Forum for Science, Industry and Business

Sponsored by:     3M 
Search our Site:

 

New finding in cell migration may be key to preventing clots, cancer spread

15.01.2010
Researchers at the University of Illinois at Chicago College of Medicine have discovered how cells in the body flatten out as they adhere to internal bodily surfaces, the first step in a wide range of important processes including clot formation, immune defense, wound healing, and the spread of cancer cells.

Their study is published in the January 15 issue of Science.

Xiaoping Du, UIC professor of pharmacology, and his colleagues were trying to better understand how platelets in the blood form clots. Clots that form in blood vessels can lead to heart attack and stroke.

To form clots, platelets flatten out to seal the wound and to bind to each other, a process called "spreading." Spreading is the first step in a number of cell processes, Du says.

In order for cells to move, they must adhere and spread onto the extracellular matrix, a scaffolding of fibers that supports cells. Only then is the cell able to crawl along -- whether it be an immune cell moving toward a wound, or a cancer cell invading neighboring tissue.

Adhesion to the extracellular matrix is mediated by cell receptors called integrins. Du's team "found the mechanism for the transmission of the signal to spread" by the integrins, he said.

The integrin molecule spans the cell membrane, with a portion of the integrin inside the cell and another part outside.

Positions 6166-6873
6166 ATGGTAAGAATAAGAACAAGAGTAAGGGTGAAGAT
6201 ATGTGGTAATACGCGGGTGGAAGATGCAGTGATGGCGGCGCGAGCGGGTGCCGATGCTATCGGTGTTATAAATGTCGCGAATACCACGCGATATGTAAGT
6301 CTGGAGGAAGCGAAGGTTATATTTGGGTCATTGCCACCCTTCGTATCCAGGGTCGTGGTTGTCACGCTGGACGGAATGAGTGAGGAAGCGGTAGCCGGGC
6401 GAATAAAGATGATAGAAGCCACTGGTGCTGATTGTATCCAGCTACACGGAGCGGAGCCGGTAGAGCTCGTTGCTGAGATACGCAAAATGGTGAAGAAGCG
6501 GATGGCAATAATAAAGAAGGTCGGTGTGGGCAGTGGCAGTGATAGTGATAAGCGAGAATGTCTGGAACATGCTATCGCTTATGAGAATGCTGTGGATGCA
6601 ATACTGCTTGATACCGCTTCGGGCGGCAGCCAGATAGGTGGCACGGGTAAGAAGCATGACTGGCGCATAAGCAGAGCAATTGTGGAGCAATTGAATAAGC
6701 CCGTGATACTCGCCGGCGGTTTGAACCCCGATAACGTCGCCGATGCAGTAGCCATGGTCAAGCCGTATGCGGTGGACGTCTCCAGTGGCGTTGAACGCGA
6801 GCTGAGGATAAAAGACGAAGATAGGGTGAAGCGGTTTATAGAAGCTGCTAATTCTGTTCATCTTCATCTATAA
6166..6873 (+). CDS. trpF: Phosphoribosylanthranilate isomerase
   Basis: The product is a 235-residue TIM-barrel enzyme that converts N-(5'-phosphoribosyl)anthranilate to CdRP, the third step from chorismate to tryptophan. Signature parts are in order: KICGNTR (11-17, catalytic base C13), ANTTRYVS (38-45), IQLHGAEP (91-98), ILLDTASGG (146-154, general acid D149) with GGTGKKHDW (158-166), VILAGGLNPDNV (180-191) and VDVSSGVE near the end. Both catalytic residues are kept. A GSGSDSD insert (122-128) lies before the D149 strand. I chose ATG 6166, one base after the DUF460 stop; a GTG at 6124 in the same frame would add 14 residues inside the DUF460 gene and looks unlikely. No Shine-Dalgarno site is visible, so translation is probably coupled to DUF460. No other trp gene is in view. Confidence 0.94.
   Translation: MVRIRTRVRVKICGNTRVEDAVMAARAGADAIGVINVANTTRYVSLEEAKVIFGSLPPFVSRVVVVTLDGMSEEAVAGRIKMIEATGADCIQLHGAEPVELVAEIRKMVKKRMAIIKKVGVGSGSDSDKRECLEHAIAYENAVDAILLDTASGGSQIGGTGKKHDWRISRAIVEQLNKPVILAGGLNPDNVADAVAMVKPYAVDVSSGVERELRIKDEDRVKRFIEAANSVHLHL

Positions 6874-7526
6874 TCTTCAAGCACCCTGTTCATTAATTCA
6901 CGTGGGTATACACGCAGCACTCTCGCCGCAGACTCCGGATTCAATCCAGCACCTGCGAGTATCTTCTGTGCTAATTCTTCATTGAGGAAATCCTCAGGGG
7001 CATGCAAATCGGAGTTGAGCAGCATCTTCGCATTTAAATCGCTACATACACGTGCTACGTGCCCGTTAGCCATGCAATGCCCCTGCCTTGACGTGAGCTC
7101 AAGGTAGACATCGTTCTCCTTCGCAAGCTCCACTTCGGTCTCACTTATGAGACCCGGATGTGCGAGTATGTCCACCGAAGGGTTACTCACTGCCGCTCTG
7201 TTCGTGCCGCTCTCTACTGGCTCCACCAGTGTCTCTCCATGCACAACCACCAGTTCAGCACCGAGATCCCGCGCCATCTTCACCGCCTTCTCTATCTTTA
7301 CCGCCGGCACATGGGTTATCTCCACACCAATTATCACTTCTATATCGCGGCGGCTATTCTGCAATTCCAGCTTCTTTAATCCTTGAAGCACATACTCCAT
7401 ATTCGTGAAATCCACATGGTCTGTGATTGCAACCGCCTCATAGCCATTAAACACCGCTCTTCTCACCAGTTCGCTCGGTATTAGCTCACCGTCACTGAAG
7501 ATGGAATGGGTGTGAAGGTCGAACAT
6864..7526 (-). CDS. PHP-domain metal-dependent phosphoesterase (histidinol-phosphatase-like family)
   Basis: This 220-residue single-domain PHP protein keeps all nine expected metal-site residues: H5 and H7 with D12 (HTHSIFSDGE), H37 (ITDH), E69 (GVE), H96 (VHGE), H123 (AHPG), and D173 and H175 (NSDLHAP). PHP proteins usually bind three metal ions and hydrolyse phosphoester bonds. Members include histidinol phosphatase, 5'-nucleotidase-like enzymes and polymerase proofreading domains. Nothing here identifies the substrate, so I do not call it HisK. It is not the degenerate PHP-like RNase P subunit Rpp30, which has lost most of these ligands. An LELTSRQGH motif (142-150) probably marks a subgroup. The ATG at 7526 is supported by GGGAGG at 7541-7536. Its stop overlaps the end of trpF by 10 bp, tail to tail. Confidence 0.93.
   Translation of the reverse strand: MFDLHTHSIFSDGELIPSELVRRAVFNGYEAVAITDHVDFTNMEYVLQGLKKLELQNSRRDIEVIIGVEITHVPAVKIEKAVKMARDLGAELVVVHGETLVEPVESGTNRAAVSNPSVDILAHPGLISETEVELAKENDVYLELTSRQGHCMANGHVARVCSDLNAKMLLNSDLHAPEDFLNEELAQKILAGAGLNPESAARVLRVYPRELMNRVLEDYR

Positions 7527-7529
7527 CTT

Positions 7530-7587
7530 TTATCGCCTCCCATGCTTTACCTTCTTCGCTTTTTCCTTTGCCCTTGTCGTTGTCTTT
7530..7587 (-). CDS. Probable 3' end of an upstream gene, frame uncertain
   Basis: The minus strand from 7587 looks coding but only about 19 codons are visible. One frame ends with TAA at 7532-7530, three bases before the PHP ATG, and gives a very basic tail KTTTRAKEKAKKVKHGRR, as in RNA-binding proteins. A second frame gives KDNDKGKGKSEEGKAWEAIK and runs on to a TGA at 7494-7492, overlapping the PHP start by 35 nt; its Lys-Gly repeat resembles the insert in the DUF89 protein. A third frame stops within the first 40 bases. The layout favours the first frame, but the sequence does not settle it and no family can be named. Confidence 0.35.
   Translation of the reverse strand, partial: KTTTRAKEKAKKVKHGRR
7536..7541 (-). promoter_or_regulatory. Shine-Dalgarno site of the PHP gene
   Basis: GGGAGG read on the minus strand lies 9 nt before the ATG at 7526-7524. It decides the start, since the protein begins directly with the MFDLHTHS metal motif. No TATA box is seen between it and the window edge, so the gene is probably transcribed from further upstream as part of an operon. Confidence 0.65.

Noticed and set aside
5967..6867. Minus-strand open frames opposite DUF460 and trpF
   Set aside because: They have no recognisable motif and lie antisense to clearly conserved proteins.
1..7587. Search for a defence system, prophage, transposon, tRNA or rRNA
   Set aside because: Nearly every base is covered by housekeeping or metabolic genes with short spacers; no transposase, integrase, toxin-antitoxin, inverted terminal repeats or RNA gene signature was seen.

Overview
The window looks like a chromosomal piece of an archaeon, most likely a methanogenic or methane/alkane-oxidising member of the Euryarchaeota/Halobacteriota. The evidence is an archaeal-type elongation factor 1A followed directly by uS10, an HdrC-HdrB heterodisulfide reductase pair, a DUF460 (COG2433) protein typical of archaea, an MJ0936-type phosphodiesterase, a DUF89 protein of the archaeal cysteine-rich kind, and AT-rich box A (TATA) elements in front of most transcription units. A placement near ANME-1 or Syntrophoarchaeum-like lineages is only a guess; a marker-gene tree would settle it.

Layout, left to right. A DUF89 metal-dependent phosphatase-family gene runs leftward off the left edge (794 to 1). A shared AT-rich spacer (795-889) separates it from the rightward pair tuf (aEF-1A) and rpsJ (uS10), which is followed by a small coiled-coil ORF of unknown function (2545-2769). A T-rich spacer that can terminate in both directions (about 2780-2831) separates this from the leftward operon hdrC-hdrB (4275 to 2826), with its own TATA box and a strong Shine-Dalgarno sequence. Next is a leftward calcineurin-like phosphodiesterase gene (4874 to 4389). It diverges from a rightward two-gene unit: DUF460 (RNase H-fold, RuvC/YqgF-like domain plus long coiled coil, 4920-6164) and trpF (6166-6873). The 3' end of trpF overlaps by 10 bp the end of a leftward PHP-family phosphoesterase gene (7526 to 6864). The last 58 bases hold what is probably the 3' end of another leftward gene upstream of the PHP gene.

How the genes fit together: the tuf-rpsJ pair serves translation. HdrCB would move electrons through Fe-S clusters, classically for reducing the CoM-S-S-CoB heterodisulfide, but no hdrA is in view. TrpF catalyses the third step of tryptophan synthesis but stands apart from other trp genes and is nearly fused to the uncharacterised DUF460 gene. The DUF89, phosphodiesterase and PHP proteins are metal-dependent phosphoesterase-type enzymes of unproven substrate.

When the outside part of the integrin molecule binds to the matrix, a signal is sent inside the cell via a G protein, a type of protein involved in cell signaling but that was not previously known to interact with integrins.

Du and his colleagues found that the G protein G-alpha-13 binds to the inner side of the integrin molecule when the outside portion binds to the matrix. G-alpha-13 then inhibits a molecule called RhoA, which normally allows the cell to maintain a spherical shape. When RhoA is inhibited by G-alpha-13, the cell is able to flatten out and spread onto the matrix.

Because the factors involved in this first step in spreading are common to virtually all cells, Du believes that the mechanism is likely universal.

"Understanding these fundamental processes has the potential to allow us to develop drugs to treat thrombosis, stroke and heart attack," he said, and may lead to drugs that could stop cancer cells from migrating.

The study was supported by grants from the National Heart Lung and Blood Institute, one of the National Institutes of Health. Haixia Gong, Bo Shen, Panagiotis Flevaris, Christina Chow, Stephen Lam, Tatyana Voyno-Yasenetskaya, and Tohru Kozasa, all of the department of pharmacology in the UIC College of Medicine, contributed to the study.

Jeanne Galatzer-Levy | EurekAlert!
Further information:
http://www.uic.edu

More articles from Life Sciences:

nachricht The birth of a new protein
20.10.2017 | University of Arizona

nachricht Building New Moss Factories
20.10.2017 | Albert-Ludwigs-Universität Freiburg im Breisgau

All articles from Life Sciences >>>

The most recent press releases about innovation >>>

Die letzten 5 Focus-News des innovations-reports im Überblick:

Im Focus: Neutron star merger directly observed for the first time